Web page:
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Facebook and Google, work with us and we can all co-exist

The regulator has suggested that designated digital platforms develop a code of conduct that govern the relationship between digital platforms and media businesses. This would see the digital platforms not impede news media businesses opportunities to monetise content appropriately and for them to negotiate fairly with us where they receive value from our content.


So why has it come to this? The core business models of Facebook and Google (particularly display advertising) are based on low-cost automated buying of commoditised advertising inventory, which fails to appropriately value high quality content, such as that produced by Nine.

However, if you are one of the lucky ones that manage to capture your cat doing something funny and it goes viral then you can make some nice additional money. But if you are in the business of making high quality Australian and journalistic content, then the revenue they share and the terms on which they place advertisements is not enough to sustain the cost of producing this content.

Nine wants to meaningfully engage with the digital platforms to find a model that shares the revenue fairly through placing advertisements in and around the content to pay for it. In the case of Facebook, if we were to submit to their “take-it or leave-it” terms we would be driving down the value of our content to unstainable levels. But because we have to be there to engage with our audiences we do it for free.

Furthermore Nine cannot turn on the ability to monetise our content for clips under three minutes on Facebook. This is a challenge when a typical Nine TV news story is anywhere from 60-90 seconds. Even if we were able to achieve the three-minute threshold, Facebook prohibits us from putting an advertising banner in our content or before our content in their news feed.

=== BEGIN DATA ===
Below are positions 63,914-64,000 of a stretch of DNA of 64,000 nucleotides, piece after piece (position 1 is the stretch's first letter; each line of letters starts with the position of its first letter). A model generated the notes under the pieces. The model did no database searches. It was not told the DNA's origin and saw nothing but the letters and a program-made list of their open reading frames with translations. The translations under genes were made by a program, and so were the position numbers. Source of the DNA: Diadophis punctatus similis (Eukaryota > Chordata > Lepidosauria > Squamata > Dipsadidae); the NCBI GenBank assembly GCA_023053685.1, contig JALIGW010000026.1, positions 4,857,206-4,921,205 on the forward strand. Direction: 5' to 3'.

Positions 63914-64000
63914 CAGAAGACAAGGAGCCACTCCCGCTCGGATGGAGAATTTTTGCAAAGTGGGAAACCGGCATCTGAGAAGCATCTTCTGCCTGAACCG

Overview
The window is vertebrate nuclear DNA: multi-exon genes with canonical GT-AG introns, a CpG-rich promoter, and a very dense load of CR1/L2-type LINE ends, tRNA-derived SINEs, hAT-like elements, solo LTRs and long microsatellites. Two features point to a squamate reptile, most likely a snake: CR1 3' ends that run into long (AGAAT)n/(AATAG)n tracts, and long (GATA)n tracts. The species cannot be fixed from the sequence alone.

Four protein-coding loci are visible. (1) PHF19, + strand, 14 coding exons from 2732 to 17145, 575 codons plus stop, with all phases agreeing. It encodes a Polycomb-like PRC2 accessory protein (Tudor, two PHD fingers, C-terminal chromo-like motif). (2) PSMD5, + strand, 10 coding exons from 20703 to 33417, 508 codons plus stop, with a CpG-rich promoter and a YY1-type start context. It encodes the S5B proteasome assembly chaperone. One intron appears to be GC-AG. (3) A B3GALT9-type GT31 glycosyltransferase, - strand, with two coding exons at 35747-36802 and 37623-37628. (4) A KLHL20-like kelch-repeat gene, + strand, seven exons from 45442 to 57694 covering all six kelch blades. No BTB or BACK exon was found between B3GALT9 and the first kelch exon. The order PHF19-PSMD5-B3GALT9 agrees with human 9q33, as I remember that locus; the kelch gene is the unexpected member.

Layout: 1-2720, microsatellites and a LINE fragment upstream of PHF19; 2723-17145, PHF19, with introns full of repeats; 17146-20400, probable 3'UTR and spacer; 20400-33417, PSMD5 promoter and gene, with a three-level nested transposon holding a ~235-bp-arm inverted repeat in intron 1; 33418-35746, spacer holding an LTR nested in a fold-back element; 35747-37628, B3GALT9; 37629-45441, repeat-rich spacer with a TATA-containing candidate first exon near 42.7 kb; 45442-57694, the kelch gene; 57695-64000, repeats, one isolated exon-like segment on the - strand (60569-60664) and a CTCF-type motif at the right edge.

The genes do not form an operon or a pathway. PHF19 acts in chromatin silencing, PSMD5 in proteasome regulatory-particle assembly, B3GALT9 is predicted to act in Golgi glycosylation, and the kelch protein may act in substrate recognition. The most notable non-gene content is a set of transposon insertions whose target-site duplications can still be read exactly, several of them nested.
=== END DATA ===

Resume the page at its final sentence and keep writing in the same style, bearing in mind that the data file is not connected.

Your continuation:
Advertisements before the news, during the news, and at the end of the news on TV are what pay for the production of it. It is their low advertising rates and rigid rules which are stopping us earning valuable revenue and getting premium news, drama, sport and entertainment to more Australians.

We are confident there is a sustainable business model that will produce benefits for both premium content providers and digital platforms. However, the digital platforms need to embrace this path forward as a priority over their current focus of unstainable grants programs and training initiatives which are trying to force Australian media businesses into their low-cost content business models.

The federal government has an opportunity to move decisively on the recommendations of the digital platforms inquiry. There is a burning platform for many of their recommendations to be implemented to ensure we retain the value of journalistic content and Australian programs for Australian society.

Clare Gill is group director regulatory affairs at Nine.

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